asked the Chancellor of the Exchequer whether the £10 million of capital of the English Steel Company still remaining in the hands of the Iron and Steel Realisation Agency has any voting rights in normal circumstances.
The holders of these securities have rights of the kind commonly attached to debentures and preference shares respectively. In the hon. Member's phrase, these do not include voting rights in normal circumstances.
Is it the policy of the Government where half the capital of an iron and steel company passes into private hands and half remains in public hands that all the control of the company should be concentrated in private hands?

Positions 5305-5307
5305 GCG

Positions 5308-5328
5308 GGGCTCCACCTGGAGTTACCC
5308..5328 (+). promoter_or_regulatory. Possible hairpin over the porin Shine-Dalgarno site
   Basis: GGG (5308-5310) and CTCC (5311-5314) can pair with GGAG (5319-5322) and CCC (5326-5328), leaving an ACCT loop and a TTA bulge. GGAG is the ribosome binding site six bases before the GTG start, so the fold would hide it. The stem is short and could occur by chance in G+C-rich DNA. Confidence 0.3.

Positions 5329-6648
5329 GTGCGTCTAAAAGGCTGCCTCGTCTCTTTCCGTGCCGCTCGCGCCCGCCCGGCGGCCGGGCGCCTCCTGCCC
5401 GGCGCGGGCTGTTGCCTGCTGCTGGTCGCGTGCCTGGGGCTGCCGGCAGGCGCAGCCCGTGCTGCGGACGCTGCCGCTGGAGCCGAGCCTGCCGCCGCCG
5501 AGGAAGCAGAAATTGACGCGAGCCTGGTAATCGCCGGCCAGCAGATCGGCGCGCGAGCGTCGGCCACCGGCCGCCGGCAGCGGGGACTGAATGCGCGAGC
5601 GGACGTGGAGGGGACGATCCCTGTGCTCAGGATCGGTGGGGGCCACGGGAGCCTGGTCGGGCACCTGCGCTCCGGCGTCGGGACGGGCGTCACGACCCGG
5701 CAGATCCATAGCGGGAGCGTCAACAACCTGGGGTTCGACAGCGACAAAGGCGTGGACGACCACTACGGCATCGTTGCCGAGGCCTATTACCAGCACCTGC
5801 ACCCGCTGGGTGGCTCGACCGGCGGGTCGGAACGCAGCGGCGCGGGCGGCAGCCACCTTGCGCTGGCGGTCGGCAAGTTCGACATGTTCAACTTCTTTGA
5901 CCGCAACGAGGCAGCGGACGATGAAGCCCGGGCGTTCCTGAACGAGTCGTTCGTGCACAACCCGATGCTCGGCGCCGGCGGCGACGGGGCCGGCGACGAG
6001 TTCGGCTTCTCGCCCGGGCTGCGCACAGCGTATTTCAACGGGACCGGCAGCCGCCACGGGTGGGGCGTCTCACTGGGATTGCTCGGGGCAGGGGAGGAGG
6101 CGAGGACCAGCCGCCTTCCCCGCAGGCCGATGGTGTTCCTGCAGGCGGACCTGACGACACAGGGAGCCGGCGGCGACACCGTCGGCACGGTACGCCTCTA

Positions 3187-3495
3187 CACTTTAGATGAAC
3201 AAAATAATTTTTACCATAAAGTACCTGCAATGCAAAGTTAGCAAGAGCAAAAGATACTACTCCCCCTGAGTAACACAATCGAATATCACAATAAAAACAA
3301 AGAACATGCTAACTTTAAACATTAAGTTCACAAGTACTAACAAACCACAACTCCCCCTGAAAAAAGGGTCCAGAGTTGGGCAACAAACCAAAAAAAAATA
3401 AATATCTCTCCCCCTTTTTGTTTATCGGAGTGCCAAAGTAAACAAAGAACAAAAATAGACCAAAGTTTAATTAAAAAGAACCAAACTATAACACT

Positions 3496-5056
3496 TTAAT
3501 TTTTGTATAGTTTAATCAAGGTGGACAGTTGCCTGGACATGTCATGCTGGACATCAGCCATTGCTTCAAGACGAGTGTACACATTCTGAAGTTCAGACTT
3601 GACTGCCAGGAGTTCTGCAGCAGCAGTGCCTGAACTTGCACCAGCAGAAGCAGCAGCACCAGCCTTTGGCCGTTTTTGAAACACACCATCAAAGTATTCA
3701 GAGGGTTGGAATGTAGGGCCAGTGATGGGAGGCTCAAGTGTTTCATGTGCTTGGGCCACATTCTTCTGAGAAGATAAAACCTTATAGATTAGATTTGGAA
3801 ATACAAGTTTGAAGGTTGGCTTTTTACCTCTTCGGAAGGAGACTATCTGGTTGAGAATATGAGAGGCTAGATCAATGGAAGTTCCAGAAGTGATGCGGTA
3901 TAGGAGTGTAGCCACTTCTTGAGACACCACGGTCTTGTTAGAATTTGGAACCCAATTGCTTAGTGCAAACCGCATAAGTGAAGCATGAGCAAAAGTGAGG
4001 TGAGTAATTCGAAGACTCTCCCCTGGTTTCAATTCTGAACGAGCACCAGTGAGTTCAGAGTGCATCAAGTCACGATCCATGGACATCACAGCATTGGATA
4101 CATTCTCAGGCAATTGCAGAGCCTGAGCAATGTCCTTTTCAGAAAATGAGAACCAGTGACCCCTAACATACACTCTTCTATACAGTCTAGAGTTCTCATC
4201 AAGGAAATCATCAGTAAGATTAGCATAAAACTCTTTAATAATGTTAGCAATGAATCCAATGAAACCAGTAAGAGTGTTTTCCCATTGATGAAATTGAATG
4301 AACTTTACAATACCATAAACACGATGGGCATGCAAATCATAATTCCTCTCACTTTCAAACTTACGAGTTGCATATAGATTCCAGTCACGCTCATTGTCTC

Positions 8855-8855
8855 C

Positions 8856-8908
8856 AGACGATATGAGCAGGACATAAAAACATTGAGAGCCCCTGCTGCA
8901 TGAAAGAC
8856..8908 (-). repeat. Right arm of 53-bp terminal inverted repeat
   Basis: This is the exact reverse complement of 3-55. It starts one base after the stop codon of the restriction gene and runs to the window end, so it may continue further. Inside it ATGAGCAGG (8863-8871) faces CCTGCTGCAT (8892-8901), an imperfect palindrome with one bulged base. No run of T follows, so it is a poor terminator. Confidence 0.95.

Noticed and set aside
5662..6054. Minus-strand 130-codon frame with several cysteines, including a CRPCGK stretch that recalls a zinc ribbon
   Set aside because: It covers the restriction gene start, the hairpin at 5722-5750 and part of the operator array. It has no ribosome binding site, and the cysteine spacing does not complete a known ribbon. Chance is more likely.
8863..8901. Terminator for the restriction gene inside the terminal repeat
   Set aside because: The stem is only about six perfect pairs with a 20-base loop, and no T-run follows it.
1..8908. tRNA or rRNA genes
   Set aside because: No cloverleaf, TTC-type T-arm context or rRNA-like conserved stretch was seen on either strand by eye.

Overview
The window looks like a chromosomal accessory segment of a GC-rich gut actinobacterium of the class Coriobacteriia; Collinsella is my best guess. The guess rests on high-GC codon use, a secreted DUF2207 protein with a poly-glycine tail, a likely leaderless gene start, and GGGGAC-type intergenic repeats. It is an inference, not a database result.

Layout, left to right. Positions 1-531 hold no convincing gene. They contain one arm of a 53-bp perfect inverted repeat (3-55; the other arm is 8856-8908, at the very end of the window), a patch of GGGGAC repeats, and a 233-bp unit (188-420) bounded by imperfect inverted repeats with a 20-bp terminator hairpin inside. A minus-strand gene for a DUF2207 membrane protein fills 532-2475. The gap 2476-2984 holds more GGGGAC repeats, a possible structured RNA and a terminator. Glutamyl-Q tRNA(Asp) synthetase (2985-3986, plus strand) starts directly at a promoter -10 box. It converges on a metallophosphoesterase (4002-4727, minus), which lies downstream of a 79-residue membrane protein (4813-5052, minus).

No, Sir, not as a general proposition. It happens to have been a convenient operation in this case. That exactly carries out the sense of Section 18 (1) of the Iron and Steel Act, to the terms of which I would refer the hon. Member.
Does the Chancellor think he will be regarded as a reliable trustee for the taxpayer if he goes on approving dubious deals of this kind?
I should not think it was a dubious deal to sell the risk-bearing part and to keep the safe part.